Tom Cruise is attached to star in Yukikaze, an adaptation of a series of Japanese sci-fi novels by author Chohei Kamayashi. The plot centers around a planetary defense force fighting back against an alien invasion, using a wormhole over Antarctica to set up bases on the aliens’ planet. The novels have previously been adapted into a series of direct-to-video anime movies. Produced by Warner Bros., the movie will continue a bit of a sci-fi streak for Cruise: Currently starring in Oblivion, his next project is director Doug Liman‘s alien war movie All You Need Is Kill, currently slated for a March 4, 2014 release. [Heat Vision]
Following last week’s announcement that the Walt Disney Company has purchased Lucasfilm for over 4 billion dollars and scheduled Star Wars Episode VII for release in 2015, the Internet has been in a flurry of speculation over the future of the saga. Far be it from us not to jump on the bandwagon.
Even more than questioning where the story is supposed to go in the future, everybody seems to be talking about who will direct the next episode of the franchise, given that George Lucas himself is reportedly leaving Star Wars behind (to serve merely as a consultant on Episode VII). Rather than offer any actual suggestions here, let’s take a look at some possible contenders in true Flickchart fashion: two at a time.
It’s only a matter of a few days, but some of this year’s holiday movies are juggling their release dates, moving them up in an attempt to better capitalize on holiday theater traffic. Both of this holiday season’s films that are directed by Steven Spielberg will be coming just a little earlier.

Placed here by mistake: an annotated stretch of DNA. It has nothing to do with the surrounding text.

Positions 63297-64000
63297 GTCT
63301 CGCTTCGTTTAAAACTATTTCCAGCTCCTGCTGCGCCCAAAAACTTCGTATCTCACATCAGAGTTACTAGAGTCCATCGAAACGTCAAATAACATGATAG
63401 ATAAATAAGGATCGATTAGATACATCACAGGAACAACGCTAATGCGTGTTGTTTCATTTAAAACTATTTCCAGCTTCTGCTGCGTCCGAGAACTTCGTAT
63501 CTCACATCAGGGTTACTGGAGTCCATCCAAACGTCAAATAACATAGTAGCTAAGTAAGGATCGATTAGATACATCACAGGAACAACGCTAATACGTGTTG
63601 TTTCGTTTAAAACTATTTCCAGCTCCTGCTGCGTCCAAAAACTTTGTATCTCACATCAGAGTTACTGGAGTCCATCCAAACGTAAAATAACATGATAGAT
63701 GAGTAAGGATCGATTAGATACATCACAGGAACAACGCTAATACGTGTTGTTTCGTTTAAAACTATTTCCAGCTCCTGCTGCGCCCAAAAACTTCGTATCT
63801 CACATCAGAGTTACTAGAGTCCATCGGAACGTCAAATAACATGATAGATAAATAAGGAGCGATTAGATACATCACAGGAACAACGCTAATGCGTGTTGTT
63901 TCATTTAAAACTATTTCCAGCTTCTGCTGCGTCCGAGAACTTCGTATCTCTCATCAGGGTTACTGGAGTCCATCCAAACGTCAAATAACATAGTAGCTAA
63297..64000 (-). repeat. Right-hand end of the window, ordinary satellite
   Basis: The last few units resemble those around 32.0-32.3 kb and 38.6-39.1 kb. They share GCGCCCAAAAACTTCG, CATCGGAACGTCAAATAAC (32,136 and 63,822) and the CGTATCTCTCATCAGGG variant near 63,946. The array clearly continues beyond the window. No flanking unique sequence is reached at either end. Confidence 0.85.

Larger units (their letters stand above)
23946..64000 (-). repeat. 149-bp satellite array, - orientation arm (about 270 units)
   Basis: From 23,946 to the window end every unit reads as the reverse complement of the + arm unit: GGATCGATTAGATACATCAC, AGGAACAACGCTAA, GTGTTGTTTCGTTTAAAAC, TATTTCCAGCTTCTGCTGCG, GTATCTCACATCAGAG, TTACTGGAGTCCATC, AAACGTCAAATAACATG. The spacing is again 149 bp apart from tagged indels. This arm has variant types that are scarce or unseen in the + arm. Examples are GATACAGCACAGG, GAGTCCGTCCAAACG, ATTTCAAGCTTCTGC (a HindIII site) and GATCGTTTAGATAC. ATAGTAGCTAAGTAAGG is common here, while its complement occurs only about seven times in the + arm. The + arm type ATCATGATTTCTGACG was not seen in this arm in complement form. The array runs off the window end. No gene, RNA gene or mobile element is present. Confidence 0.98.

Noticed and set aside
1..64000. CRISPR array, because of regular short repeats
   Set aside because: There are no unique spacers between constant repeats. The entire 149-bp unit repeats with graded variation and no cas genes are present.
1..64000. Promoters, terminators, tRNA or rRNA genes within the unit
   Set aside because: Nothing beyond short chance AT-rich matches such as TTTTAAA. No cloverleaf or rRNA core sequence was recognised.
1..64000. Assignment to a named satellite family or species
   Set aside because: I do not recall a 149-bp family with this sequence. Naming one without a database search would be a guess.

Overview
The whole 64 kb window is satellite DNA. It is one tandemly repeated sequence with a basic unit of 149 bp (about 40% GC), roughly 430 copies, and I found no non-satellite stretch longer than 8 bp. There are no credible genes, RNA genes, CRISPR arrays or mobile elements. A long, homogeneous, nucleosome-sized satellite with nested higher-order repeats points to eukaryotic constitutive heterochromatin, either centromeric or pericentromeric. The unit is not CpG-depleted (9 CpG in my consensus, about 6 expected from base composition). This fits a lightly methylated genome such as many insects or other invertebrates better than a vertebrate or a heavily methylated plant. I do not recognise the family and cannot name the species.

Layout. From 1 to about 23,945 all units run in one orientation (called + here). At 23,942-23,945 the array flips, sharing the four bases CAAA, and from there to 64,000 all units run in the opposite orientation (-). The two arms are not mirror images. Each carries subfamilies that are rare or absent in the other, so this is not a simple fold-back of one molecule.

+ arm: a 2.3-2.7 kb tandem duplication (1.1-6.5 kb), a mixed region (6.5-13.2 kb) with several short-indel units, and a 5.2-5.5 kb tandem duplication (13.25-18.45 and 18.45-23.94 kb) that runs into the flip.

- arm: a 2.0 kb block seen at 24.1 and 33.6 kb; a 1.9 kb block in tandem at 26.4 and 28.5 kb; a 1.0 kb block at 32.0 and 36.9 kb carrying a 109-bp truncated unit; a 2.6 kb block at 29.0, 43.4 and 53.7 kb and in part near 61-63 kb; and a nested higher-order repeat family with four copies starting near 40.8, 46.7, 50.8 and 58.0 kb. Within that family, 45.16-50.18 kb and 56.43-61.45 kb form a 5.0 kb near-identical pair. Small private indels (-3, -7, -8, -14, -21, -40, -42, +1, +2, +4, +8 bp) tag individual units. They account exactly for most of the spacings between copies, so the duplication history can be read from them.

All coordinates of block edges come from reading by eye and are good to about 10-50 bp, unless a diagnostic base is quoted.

The Adventures of Tintin - Spielberg’s collaboration with producer Peter Jackson, based on the beloved comics character – will open two days earlier, on Dec. 21st. This puts it in direct competition with David Fincher‘s The Girl With the Dragon Tattoo and the franchise action movie Mission: Impossible – Ghost Protocol, starring Tom Cruise and directed by Brad Bird (of The Incredibles and Ratatouille fame). Ghost Protocol is also getting a jump on the competition, however, as it will now also be releasing five days earlier on IMAX screens in about 300 locations.
Meanwhile, Spielberg’s other holiday film, War Horse – about a boy and his horse, separated from each other during World War I – is moving from a Dec. 28 release date to open on Christmas Day. DreamWorks spokesman Chip Sullivan commented, “After seeing the film, it became clear to us that War Horse is something audiences should be able to see when they’re together with their families on Christmas Day. They have the time to see multiple movies during the holidays, and we want to be one of their choices when they are most available.”
Since our public launch in September, we’ve grown to well over 40,000 users, and garnered a total of more than 60 million rankings. As we approach the close of the year, and the start of a new decade, we thought we might take a moment to showcase the Top 20 films that our users have deemed to be considered the best-of-the-best from 2000-2009. So without further adieu, here are the best ranked films on Flickchart of the decade:
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